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Cowboys of New Mexico

The stereotypical cowboy most people think of today actually began with Spanish traditions, and before that, the Moors. During the 16th century, the Conquistadors and other Spanish settlers brought their cattle-raising traditions as well as both horses and domesticated cattle to the Americas, starting with their arrival in what today is Mexico and Florida. In 1598, Don Juan de Oñate sent an expedition across the Rio Grande into New Mexico, bringing along 7,000 head of cattle. From this beginning, vaqueros of mestizo heritage drove cattle from New Mexico and later from Texas to Mexico City. Mexican customs spread both South and North, influencing equestrian traditions from Argentina to Canada.

The geographic, environmental and cultural circumstances of New Spain--which later became Mexico and the Southwestern United States—transformed the traditions of Spain into the vaquero of northern Mexico and the charro of the Jalisco and Michoacán regions. While most hacendados (ranch owners) were ethnically Spanish criollos, many early vaqueros were Native Americans trained to work for the Spanish missions in caring for the mission herds. Vaqueros went north with livestock.

American cowboys in the Southwest came from many places. After the Civil War, the cattle industry expanded and former soldiers of both the Union and Confederacy came west to seek work. The cowboy life appealed to former slaves in part because there was not quite as much discrimination in the west and there were opportunities for homesteading. Native Americans and Mexicans worked as cowboys since colonial Spanish rule.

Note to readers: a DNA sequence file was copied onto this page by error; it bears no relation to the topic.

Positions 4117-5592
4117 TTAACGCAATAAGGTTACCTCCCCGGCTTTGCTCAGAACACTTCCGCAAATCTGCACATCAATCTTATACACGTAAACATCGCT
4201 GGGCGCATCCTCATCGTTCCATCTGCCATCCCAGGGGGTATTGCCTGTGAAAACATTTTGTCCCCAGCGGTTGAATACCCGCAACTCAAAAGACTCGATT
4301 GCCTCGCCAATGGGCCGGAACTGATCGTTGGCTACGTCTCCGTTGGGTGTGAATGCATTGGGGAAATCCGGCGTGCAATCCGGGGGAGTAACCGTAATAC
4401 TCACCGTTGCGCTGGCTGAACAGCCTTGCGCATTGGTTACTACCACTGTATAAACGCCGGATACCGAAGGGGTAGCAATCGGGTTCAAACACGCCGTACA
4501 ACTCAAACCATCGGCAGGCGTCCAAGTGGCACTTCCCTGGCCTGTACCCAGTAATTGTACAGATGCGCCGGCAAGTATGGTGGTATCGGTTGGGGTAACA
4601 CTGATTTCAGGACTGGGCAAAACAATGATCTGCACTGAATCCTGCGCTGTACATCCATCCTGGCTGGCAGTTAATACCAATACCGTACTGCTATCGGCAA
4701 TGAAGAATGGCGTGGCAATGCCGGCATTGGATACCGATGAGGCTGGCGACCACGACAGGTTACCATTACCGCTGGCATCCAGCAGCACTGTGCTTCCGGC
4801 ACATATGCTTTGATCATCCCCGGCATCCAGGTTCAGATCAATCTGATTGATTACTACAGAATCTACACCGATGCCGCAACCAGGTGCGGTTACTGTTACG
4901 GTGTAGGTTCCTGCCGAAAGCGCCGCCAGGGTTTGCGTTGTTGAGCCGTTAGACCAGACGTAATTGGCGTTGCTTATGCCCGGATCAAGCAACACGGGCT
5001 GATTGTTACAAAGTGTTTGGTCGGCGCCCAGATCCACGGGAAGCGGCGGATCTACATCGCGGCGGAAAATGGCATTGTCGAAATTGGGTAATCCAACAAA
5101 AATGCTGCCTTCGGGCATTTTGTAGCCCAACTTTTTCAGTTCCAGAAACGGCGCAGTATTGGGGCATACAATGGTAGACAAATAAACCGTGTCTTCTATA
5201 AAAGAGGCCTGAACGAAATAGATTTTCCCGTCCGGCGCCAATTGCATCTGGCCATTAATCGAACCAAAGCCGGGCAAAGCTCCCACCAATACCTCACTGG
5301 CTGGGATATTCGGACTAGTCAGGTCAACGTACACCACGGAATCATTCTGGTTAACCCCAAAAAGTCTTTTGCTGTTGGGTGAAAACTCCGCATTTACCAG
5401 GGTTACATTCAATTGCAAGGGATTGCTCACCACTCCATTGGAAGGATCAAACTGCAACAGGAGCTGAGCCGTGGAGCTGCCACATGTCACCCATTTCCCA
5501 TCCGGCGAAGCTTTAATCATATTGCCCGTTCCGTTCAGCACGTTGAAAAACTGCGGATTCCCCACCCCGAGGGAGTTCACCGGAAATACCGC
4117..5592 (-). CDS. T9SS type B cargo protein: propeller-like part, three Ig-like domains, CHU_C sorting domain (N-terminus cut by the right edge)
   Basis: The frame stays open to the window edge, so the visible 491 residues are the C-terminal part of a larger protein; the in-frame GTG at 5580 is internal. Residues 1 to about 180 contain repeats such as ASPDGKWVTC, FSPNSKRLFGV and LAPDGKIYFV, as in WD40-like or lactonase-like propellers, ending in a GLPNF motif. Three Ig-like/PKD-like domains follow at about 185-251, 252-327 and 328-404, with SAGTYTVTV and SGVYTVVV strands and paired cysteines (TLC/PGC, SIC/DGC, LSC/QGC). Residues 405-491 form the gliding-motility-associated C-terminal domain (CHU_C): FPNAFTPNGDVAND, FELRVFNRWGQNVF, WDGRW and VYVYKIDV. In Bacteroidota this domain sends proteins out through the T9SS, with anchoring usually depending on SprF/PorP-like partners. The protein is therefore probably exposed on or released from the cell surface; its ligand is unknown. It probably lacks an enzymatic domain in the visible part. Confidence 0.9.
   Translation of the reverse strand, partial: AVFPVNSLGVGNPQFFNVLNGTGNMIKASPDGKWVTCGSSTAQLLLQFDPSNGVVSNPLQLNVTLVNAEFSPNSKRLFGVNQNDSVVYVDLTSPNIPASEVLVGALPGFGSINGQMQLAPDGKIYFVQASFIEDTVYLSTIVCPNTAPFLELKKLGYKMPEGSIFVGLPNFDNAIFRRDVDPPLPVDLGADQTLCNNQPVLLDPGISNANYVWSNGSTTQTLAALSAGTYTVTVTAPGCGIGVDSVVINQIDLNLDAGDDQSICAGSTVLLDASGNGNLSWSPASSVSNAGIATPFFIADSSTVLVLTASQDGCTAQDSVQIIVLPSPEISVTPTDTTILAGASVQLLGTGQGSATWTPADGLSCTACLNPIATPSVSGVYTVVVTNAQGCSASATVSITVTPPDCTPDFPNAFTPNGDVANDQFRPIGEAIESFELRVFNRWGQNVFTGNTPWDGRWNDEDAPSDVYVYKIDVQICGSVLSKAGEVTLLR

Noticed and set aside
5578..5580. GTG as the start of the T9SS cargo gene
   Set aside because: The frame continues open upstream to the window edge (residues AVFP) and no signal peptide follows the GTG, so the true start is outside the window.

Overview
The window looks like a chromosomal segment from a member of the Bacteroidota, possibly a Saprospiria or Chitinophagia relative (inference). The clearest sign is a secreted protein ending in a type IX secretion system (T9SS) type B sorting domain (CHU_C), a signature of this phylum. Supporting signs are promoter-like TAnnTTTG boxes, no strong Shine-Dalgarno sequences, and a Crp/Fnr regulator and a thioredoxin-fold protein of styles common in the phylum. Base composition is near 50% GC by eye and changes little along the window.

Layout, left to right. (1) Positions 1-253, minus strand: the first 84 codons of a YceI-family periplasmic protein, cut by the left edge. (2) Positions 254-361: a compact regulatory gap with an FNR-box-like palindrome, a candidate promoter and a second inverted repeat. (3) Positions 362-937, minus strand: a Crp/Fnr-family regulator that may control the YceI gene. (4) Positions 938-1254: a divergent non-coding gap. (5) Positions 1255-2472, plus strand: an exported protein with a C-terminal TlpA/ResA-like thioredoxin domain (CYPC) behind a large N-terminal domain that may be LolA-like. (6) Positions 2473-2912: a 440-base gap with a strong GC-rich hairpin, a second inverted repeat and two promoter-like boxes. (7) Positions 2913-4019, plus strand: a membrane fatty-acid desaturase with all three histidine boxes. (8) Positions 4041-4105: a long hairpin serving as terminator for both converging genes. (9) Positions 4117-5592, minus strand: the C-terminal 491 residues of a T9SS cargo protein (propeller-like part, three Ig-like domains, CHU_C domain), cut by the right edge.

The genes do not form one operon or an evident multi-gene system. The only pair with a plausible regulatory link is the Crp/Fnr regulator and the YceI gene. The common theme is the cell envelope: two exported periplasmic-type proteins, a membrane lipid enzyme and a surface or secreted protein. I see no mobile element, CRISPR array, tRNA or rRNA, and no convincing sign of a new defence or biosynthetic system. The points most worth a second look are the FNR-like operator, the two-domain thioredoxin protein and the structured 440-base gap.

Census records suggest that about 15% of all cowboys were of African-American ancestry—ranging from about 25% on the trail drives out of Texas, to very few in the northwest. Cowboys of Mexican descent also averaged about 15% of the total, but were more common in the southwest. Other estimates suggest that in the late 19th century, one out of every three cowboys was a Mexican vaquero, and 20% may have been African-American.

Unlike his Spanish counterparts of old, the American cowboys came from lower social classes and the pay was poor. The average cowboy earned approximately a dollar a day, plus food, and, when near the home ranch, a bed in the bunkhouse, usually a barracks-like building with a single open room.

Over time, cowboys of the American West developed a culture of their own, a blend of frontier and Victorian values that retained vestiges of chivalry. Such hazardous work in isolated conditions also bred a tradition of self-dependence and individualism, with great value put on personal honesty, exemplified in songs and poetry. 


American History Collection, African American History, Library of Congress, (accessed 1/27/2014).
Bennett, Deb. Conquerors: The Roots of New World Horsemanship. Amigo Publications, Inc., 1998.
Clayton, Lawrence, Jim Hoy and Jerald Underwood. Vaqueros, Cowboys, and Buckaroos: The Genesis and Life of the Mounted North American Herders. University of Texas Press, 2010.
Haeber, Jonathan. “Vaqueros: The First Cowboys of the Open Range”, National Geographic News, 8/15/2003. (accessed 2/1/2014).
Hanes, Bailey C. Bill Pickett, Bulldogger: The Biography of a Black Cowboy, University of Oklahoma Press, 1977.
Slatta, Richard W. Cowboys of the Americas, Yale University Press, 1994.